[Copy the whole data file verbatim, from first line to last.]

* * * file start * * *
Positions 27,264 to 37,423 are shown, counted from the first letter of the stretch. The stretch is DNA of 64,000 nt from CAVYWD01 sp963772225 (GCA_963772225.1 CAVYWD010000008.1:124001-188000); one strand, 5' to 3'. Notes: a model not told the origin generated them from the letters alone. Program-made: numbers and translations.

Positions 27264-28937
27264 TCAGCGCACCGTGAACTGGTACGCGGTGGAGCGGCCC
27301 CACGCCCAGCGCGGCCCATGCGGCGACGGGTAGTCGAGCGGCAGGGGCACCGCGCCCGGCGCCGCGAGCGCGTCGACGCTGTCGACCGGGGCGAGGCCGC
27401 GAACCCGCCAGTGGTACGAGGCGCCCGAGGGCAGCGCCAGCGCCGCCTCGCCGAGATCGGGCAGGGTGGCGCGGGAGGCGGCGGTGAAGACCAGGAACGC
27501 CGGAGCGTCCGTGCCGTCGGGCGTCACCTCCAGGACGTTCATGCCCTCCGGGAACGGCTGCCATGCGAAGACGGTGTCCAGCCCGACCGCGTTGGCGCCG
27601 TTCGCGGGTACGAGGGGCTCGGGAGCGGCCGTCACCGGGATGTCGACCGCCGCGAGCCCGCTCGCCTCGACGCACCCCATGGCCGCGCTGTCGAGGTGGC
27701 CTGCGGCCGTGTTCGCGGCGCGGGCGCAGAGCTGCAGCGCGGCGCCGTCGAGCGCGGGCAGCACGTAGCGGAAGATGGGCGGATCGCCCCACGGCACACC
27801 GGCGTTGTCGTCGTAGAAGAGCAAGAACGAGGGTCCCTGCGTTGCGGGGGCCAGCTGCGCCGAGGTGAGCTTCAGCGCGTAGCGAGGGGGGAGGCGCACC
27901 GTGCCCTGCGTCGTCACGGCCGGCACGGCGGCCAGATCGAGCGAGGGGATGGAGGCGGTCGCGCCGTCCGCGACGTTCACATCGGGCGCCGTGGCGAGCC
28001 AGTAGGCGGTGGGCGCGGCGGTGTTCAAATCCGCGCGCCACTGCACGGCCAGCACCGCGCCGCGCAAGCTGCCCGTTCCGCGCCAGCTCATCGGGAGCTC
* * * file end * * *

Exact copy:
Positions 27,264 to 37,423 are shown, counted from the first letter of the stretch. The stretch is DNA of 64,000 nt from CAVYWD01 sp963772225 (GCA_963772225.1 CAVYWD010000008.1:124001-188000); one strand, 5' to 3'. Notes: a model not told the origin generated them from the letters alone. Program-made: numbers and translations.

Positions 27264-28937
27264 TCAGCGCACCGTGAACTGGTACGCGGTGGAGCGGCCC
27301 CACGCCCAGCGCGGCCCATGCGGCGACGGGTAGTCGAGCGGCAGGGGCACCGCGCCCGGCGCCGCGAGCGCGTCGACGCTGTCGACCGGGGCGAGGCCGC
27401 GAACCCGCCAGTGGTACGAGGCGCCCGAGGGCAGCGCCAGCGCCGCCTCGCCGAGATCGGGCAGGGTGGCGCGGGAGGCGGCGGTGAAGACCAGGAACGC
27501 CGGAGCGTCCGTGCCGTCGGGCGTCACCTCCAGGACGTTCATGCCCTCCGGGAACGGCTGCCATGCGAAGACGGTGTCCAGCCCGACCGCGTTGGCGCCG
27601 TTCGCGGGTACGAGGGGCTCGGGAGCGGCCGTCACCGGGATGTCGACCGCCGCGAGCCCGCTCGCCTCGACGCACCCCATGGCCGCGCTGTCGAGGTGGC
27701 CTGCGGCCGTGTTCGCGGCGCGGGCGCAGAGCTGCAGCGCGGCGCCGTCGAGCGCGGGCAGCACGTAGCGGAAGATGGGCGGATCGCCCCACGGCACACC
27801 GGCGTTGTCGTCGTAGAAGAGCAAGAACGAGGGTCCCTGCGTTGCGGGGGCCAGCTGCGCCGAGGTGAGCTTCAGCGCGTAGCGAGGGGGGAGGCGCACC
27901 GTGCCCTGCGTCGTCACGGCCGGCACGGCGGCCAGATCGAGCGAGGGGATGGAGGCGGTCGCGCCGTCCGCGACGTTCACATCGGGCGCCGTGGCGAGCC
28001 AGTAGGCGGTGGGCGCGGCGGTGTTCAAATCCGCGCGCCACTGCACGGCCAGCACCGCGCCGCGCAAGCTGCCCGTTCCGCGCCAGCTCATCGGGAGCTC